Jarrod Fairclough Presents: The Ramblings of a Muppet Nerd – The Museum Of Jarrod Art
Jarrod Fairclough - Hello. Me again.
Let me tell you a little about myself. I'm studying animation, about to begin my third and final year. It means that I'm constantly doodling and drawing, and various times this had led me to draw Muppets, both of The Muppets and Sesame Street categories. Now, I am no professional by any means. I'm no Dave Hulteen, or Chris Smigliano, or anyone like that. I do this for a bit of fun, and I thought maybe I could indulge myself a little. Speaking of indulging myself, remember when I wrote that love letter to Jason Segel a while back? I have to admit I got a little self-conscious when I found out he reads this website. It means he read the letter. Do... do you think he likes me? Anyway, awkwardness aside, allow me to talk about each of the drawings, and look out for special comments by a mystery guest, which I'm pretty sure I already revealed was going to be Joe Mathieu ages ago...
JOE MATHIEU: Cute, sketchy version of Ernie and Bert looking somewhat embarrassed about something. The Ed Koren line makes them appear insecure and a bit nervous. Their hair is exactly how I used to draw it in the early 70's when I drew them with pen and ink.
JOE MATHIEU: 1936; the year Jim was born. The Muppets have a period, sort of Steamboat Willie, look about them. I have to admit that I first saw Sesame Street on black and white TV!
JOE MATHIEU: Very nice. I would still like to see everyone bunched together, though. Aren't rainbows beautiful?
JOE MATHIEU: Everyone seems happier now that they are in color! I think they would be even happier if they were mashed closer together. Jim always liked the characters smashed together; look at all the group photos with Jim in the middle. He liked all the heads touching, making an all-over pattern. Where's Miss Piggy?
JOE MATHIEU: There's a handsome group! I love the funky architecture growing out of a grassy field, especially with the addition of a medieval castle on the right! I always loved drawing the Count, but the underside of his cape always gave me fits; working digitally would have been a god-send. What exactly is Grover carrying?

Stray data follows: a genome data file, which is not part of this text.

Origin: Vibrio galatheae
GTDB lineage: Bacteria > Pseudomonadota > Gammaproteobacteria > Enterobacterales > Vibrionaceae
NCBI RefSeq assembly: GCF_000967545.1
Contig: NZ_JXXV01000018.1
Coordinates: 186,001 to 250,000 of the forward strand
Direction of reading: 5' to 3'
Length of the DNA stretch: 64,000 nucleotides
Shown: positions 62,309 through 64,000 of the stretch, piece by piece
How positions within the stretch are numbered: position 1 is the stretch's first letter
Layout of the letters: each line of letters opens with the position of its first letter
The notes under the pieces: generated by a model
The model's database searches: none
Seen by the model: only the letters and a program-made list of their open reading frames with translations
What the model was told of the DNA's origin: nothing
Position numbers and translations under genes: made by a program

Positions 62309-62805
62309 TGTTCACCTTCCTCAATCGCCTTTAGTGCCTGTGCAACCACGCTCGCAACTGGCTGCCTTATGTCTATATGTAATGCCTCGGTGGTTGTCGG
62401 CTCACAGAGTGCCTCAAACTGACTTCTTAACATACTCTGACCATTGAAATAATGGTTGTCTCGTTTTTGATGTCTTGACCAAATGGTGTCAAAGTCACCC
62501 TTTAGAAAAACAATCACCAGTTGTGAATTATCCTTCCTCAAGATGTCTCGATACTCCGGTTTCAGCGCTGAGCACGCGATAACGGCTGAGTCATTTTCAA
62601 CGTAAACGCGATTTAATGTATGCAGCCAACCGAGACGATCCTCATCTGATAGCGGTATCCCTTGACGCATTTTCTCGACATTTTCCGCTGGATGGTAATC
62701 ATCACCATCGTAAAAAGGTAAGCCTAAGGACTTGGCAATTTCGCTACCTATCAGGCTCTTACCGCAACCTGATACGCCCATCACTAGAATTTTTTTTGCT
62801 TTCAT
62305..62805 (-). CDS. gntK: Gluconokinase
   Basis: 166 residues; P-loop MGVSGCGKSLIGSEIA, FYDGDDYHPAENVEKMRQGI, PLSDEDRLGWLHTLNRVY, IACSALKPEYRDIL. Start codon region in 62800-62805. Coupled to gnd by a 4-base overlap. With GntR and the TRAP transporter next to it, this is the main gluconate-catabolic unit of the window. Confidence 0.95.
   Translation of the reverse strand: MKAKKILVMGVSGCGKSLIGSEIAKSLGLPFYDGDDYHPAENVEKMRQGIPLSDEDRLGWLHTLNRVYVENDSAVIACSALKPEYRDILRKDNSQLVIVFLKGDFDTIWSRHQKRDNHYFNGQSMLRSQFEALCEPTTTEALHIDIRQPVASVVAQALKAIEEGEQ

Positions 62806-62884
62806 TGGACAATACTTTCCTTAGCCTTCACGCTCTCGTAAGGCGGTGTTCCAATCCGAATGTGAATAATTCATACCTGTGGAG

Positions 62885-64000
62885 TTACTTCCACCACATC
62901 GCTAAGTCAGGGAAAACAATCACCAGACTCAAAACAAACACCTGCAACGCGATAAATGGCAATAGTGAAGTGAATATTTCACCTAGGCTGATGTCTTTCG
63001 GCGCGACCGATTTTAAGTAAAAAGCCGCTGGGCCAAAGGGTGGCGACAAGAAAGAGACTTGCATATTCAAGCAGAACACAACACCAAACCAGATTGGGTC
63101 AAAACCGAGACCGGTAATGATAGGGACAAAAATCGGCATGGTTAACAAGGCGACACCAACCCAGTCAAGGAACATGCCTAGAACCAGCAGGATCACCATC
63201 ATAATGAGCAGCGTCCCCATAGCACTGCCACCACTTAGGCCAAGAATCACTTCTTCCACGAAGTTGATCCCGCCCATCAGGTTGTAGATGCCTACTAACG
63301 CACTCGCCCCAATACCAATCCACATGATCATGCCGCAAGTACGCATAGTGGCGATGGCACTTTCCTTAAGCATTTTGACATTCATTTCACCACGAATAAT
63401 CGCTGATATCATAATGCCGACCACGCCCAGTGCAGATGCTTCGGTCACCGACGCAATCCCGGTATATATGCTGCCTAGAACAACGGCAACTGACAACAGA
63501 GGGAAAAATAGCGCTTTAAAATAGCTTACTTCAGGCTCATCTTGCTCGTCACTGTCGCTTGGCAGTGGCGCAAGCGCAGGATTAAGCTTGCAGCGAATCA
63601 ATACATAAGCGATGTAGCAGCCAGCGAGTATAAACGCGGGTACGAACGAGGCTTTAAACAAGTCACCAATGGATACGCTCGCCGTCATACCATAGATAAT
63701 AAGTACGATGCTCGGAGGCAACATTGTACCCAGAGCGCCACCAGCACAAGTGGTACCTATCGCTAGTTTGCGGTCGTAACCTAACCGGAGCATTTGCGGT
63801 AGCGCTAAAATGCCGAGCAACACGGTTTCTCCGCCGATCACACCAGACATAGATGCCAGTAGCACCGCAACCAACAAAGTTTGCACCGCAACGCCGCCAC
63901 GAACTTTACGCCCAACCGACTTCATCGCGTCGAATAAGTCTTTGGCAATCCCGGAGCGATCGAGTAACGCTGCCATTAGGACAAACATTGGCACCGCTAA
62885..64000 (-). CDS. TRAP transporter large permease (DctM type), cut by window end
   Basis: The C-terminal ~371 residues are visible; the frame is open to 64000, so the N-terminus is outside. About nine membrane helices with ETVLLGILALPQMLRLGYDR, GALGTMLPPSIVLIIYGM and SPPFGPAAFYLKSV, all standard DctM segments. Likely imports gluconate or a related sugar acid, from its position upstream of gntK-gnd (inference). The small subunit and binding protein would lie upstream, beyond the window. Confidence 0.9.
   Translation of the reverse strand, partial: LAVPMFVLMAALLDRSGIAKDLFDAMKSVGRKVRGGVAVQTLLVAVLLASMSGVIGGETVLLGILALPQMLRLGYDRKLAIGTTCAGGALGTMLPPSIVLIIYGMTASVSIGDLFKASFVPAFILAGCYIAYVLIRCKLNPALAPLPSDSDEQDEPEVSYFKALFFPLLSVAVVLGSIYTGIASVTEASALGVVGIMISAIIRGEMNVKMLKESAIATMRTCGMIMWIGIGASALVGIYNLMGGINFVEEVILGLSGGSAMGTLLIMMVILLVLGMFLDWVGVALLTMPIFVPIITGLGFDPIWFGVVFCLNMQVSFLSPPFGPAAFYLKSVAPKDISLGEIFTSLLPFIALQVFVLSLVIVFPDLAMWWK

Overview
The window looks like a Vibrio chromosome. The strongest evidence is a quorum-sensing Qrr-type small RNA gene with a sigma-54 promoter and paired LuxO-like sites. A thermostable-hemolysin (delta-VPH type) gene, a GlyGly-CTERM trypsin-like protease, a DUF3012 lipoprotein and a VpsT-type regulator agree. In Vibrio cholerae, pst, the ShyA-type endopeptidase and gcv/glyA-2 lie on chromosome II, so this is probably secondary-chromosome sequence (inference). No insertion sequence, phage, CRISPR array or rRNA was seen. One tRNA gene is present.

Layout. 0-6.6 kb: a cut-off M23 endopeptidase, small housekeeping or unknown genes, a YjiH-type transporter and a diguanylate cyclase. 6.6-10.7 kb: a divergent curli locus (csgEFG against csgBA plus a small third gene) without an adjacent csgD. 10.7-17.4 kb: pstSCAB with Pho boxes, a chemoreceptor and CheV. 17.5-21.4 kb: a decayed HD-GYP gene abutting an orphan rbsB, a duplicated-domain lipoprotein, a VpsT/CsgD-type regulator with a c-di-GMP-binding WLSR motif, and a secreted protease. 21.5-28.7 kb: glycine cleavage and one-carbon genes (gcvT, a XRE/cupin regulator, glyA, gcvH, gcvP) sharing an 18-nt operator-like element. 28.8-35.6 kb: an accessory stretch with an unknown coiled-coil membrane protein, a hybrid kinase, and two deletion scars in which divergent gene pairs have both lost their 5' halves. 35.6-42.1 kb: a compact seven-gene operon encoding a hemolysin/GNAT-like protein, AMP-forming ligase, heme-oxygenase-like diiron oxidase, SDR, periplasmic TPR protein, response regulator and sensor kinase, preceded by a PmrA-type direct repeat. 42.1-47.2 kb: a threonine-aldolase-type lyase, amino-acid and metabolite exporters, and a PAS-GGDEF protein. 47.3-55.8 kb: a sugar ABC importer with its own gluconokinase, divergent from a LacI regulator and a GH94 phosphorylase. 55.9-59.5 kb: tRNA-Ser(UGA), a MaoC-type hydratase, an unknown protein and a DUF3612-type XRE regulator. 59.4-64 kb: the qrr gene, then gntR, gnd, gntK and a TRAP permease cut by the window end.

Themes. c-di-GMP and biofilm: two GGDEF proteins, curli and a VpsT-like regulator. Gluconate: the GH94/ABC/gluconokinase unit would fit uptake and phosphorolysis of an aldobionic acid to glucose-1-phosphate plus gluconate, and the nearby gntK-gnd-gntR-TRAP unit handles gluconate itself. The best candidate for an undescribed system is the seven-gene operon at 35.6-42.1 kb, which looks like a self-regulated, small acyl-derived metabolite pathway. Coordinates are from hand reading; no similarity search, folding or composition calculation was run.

Joe, Grover is carrying a cape.
JOE MATHIEU: I have no idea what this is about, but I love it! These drawings are a lot of fun. I can't help but remember that when we started drawing the Muppets for books and products in the early 70's, Jim did not want a codified style where everyone was forced to draw the characters in the same style with the same technique. He encouraged everyone to interpret the Muppets in their own way. I think it has gone a bit in the other direction these days, but that was how Jim liked it. Also, he didn't think that the drawings had to be overly accurate representations of the puppets, either. I think he felt that the puppets had their physical limitations that the illustrators didn't have to be hobbled by. Good job, Jarrod!
Okay, before we continue, two things. One, "I have no idea what this is about, but I love it!" may just be my favourite review ever. I'm currently getting a website together, and at the top of it I've put that line. Two, I've often thought that the characters are all looking too much the same in all the Sesame books lately. It's nice to know that Jim loved a different look, and it may just be my delusional state, but I read that also as "Jim would have loved this drawing."
Okay, now, next are a few images I didn't get Joe to comment on, because I either forgot or I didn't expect him to comment on it.
that Scandanavian fan art site I saw a much better Kermit-Jim Puppet picture, one I love so much I'm considering printing and framing it.
Thanks again to Joe Mathieu. I genuinely cannot put into words how good he has been to me over the last year or so! We've traded e-mails back and forth, and he's become a bit of a mentor in my eyes!
So that's just some of my Sesame Street and Muppet drawings. I'm sure in another six months or so I'll have enough to do another MOJA article. Next time I'll be talking about the wait for The Muppets, and how I managed to see it so many times for free (and no, I didn't download it).
Life is a happy song, my friends. And it's also a fillet of fish. Yes it is.
The Muppet Mindset by Ryan Dosier, email@example.com